Weather Updates

Families finding ways to cut college costs

The percent of families opting to send their kids to less expensive colleges to save money is at the highest level in five years, according to an annual survey from student lender Sallie Mae that also revealed families are focused on finding more ways to save money.

In the survey, which looked at the 2011-2012 school year, 69 percent of families responding eliminated colleges based on costs, up from 64 percent a year earlier and up from 56 percent in the 2007-2008 school-year.

“I think it’s in response to economic times,” said Sallie Mae spokeswoman Patricia Nash Christel. “Families are more cost conscious now than they were just a few years ago as they go through the decision for what college to attend, as they research which colleges…They apply…they receive their financial aid package, at each step along the way, we see that they’re being more cost conscious.”

Among some of the most common ways families are cutting costs are by having students live at home — 51 percent, up from 44 percent. Most of that increase was driven by high-income families, Sallie Mae said.

Other common cost saving strategies included:

♦Students reduced spending — 66 percent

♦Students added a roommate — 55 percent

♦Parents reduced spending — 50 percent

Parents are shelling out less dough to help pay for their kids’ college education. The 2012 survey shows parents spent an average of $5,955 from their income and savings, down 11 percent from $6,664 a year earlier and 32 percent lower than the 2009-2010 school year, when that peaked at $8,752.

Parents’ income and savings paid for 28 percent of college costs, this year’s survey showed. That was slightly below last year’s 30 percent, and down from 37 percent in the 2010 survey.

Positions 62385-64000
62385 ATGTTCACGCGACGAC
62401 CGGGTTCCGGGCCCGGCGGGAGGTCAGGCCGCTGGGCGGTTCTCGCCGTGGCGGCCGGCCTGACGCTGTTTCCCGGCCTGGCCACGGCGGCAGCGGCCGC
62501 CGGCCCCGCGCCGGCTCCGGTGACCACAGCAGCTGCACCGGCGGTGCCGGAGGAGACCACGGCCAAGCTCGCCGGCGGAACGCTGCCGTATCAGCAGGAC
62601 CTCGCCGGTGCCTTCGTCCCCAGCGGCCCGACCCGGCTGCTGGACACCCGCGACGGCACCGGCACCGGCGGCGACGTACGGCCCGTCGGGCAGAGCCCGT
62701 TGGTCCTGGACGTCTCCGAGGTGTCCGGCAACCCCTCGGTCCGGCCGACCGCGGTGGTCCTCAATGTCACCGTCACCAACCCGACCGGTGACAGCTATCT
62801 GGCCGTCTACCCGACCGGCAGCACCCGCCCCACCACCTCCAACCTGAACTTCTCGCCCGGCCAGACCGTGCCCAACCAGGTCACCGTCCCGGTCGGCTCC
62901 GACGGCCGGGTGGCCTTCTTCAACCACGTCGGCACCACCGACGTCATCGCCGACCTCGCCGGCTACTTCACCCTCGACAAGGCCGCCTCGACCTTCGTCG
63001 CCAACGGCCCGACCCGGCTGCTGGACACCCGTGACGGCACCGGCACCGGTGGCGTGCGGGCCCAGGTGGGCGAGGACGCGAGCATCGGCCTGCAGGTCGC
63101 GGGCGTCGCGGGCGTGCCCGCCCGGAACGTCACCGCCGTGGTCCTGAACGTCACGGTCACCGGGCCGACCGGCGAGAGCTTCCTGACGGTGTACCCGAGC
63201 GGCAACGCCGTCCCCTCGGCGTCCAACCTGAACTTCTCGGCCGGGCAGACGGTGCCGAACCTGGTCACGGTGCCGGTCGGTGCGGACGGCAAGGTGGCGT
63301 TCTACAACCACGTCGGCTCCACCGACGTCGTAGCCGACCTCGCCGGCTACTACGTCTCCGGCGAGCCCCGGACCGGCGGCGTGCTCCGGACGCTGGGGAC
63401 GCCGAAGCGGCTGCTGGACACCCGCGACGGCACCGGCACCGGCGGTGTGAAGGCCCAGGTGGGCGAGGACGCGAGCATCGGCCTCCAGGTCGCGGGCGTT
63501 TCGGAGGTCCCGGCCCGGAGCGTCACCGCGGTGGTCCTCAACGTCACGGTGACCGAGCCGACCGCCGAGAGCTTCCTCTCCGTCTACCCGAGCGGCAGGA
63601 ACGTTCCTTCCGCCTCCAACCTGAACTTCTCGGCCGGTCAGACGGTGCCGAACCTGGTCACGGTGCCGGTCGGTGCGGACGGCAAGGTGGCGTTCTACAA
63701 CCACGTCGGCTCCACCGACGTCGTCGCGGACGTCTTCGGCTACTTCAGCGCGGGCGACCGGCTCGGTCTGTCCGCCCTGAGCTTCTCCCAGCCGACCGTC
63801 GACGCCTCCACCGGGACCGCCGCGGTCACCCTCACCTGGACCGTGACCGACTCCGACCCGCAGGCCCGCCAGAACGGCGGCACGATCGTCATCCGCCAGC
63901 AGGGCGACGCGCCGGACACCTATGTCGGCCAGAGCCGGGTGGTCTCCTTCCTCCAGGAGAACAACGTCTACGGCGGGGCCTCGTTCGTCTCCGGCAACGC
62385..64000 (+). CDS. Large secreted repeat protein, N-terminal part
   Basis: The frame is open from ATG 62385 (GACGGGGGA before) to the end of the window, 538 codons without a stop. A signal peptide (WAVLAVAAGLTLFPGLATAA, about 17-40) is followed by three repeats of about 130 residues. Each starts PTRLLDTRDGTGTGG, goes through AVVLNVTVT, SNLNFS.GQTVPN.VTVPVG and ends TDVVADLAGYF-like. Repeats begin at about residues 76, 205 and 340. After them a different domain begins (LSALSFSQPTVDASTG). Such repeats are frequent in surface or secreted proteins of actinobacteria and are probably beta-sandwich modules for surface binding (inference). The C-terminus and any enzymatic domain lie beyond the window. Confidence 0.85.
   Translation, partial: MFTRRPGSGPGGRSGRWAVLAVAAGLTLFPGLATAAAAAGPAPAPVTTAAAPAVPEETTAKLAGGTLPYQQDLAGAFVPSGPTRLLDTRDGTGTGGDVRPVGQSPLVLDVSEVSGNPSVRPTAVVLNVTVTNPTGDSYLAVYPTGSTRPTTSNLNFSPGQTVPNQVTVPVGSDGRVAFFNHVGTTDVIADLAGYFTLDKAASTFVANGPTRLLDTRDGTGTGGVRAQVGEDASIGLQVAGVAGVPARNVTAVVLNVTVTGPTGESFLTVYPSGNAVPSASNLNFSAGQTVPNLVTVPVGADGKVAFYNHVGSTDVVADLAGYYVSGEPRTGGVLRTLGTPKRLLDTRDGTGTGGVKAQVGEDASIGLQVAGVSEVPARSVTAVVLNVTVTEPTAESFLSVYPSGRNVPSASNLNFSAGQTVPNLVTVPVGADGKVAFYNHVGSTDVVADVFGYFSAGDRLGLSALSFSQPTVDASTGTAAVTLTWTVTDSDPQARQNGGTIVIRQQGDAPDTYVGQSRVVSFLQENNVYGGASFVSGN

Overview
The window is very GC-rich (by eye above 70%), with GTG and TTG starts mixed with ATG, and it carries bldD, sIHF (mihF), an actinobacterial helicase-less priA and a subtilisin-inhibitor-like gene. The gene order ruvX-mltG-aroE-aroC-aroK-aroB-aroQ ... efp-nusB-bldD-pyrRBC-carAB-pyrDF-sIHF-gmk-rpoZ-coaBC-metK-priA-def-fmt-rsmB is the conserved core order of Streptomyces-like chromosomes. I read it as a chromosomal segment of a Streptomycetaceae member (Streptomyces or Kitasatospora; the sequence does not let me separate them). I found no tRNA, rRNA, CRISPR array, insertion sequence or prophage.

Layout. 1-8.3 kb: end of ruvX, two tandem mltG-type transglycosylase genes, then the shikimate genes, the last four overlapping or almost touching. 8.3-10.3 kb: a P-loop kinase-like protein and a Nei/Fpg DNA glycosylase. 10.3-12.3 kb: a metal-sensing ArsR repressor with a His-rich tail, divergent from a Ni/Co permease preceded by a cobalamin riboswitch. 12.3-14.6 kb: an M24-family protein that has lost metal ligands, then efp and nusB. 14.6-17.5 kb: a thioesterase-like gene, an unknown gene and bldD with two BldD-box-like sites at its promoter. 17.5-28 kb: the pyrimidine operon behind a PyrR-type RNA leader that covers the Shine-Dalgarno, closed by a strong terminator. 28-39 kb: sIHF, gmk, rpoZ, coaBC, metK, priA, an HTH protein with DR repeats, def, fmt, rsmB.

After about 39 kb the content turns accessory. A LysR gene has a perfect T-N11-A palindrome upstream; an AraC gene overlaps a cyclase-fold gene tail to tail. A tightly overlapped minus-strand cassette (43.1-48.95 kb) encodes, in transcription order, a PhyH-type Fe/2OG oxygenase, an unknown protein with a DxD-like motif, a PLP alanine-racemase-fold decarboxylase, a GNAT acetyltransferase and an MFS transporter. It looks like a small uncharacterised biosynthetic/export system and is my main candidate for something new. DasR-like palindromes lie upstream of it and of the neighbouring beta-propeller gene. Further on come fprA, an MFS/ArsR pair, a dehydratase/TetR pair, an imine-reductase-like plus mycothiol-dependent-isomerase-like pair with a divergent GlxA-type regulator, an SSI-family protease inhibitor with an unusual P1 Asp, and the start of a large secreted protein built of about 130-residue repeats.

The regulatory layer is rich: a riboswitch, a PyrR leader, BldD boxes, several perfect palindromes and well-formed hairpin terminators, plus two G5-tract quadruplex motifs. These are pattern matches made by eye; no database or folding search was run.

The percent of students using federal student loans rose to 34 percent in 2012, up from 30 percent in 2011 and from 25 percent in 2009.

The survey also found more students opting for community college — 29 percent, up from 28 percent last year and up from 23 percent two years ago.

Not as many parents said they’d rather borrow than not send their child to college — 47 percent, vs. 51 percent in 2011.

The survey revealed fewer students are carrying credit cards since the Credit Card Act went into effect more than two years ago. The law placed restrictions on the marketing and issuance of credit cards to people under age 21. Overall, 35 percent of undergraduates carried a credit card, down from 42 percent in 2010. The average balance for those with a card was $755. The median balance was $196.

The survey was conducted by Ipsos Public Affairs.

© 2014 Sun-Times Media, LLC. All rights reserved. This material may not be copied or distributed without permission. For more information about reprints and permissions, visit To order a reprint of this article, click here.